QUALITY OF LIFE IN PATIENTS WITH ADOLESCENT IDIOPATHIC SCOLIOSIS

Aisel Oseku, Surven Metolli

Abstract


Idiopathic Adolescent Scoliosis (AIS) is a 3D spinal deformity that arises approximately during puberty. In some cases, the curvature of AIS continues to progress toward more severe over adulthood, which generally requires an invasive surgery reconstruction. To investigate quality and status of life (QOL) in patients with idiopathic adolescent scoliosis (AIS). Inclusion criteria were patients with non-surgical treatment for AIS with Cobb angle over or 10º, and age < 23 years old. A total of 45 patients with AIS were included and divided into three groups ( single main thoracic MT the curve group, n = 15); (single thoracolumbar curve TL/L group, n = 20); (double major thoracic lumbar curve DM group, n = 10), based on the location of the curve in skeletal maturity. Postero-anterior standing Formetric (Functional Analysis of the Musculoskeletal System), were evaluated at skeletal maturity. QOL was evaluated using the visual analogue scale (VAS) for  back pain (BP) (maximum: 10 cm), the SRS -22, and the Oswestry Disability Index Questionnaire (ODIQ). In all groups, severe scoliosis progressed by approximately 0.5º/for year from the time of skeletal maturity. The TL/L and  DM groups showed a significantly worse visual analogue scale, scores for back pain compared to MT group (p<0.05). The groups involved showed significantly worse results for the SRS-22 self-imaging domain. The TL/L group showed worse outcomes for walking ability and areas of social function of the Oswestry Disability Index Questionnaire for the assessment of back pain (p<0.005). AIS patients with single MT curve maintain equal QOL (Quality of life) status compared to the other groups. Patients with TL/L structural curves are likely to experience a greater annual curve progression due to substantial back pain or more specific back pain where the QOL status during the daily activity is deplorable.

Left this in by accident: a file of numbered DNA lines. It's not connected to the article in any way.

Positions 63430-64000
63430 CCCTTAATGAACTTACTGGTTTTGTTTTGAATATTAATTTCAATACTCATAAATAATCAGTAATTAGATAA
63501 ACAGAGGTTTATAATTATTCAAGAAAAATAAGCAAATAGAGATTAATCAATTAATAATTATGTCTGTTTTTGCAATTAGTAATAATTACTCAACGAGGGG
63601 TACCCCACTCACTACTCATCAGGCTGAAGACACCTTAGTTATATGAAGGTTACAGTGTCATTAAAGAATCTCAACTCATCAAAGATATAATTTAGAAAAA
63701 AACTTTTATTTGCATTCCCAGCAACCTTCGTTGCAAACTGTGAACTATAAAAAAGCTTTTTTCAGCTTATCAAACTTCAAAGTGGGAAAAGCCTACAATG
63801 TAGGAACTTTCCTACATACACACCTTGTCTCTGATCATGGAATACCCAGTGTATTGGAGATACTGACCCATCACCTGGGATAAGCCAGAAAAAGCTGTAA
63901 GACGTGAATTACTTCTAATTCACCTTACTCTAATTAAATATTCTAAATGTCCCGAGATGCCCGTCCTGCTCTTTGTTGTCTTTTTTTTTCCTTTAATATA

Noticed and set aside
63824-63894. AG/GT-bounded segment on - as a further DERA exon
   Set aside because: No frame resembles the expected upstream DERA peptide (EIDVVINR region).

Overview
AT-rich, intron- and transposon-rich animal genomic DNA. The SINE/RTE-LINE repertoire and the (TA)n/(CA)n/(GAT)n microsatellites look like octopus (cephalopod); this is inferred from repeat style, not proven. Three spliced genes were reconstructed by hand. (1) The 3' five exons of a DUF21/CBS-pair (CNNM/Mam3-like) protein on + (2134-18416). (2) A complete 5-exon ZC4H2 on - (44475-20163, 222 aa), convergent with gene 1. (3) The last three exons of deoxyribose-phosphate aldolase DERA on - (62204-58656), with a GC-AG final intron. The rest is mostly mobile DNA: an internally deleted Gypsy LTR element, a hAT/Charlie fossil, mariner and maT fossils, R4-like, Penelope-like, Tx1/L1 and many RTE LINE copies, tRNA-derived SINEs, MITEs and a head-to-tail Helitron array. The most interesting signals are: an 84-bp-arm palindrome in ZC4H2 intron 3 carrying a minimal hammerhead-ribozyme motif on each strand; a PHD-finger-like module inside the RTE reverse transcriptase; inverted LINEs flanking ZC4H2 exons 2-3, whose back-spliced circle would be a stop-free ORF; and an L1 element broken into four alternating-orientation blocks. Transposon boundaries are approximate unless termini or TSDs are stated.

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Keywords


Adolescent Idiopathic Scoliosis, quality of life, health care, curve progression, disability

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References


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DOI: http://dx.doi.org/10.46827/ejpe.v7i4.4042

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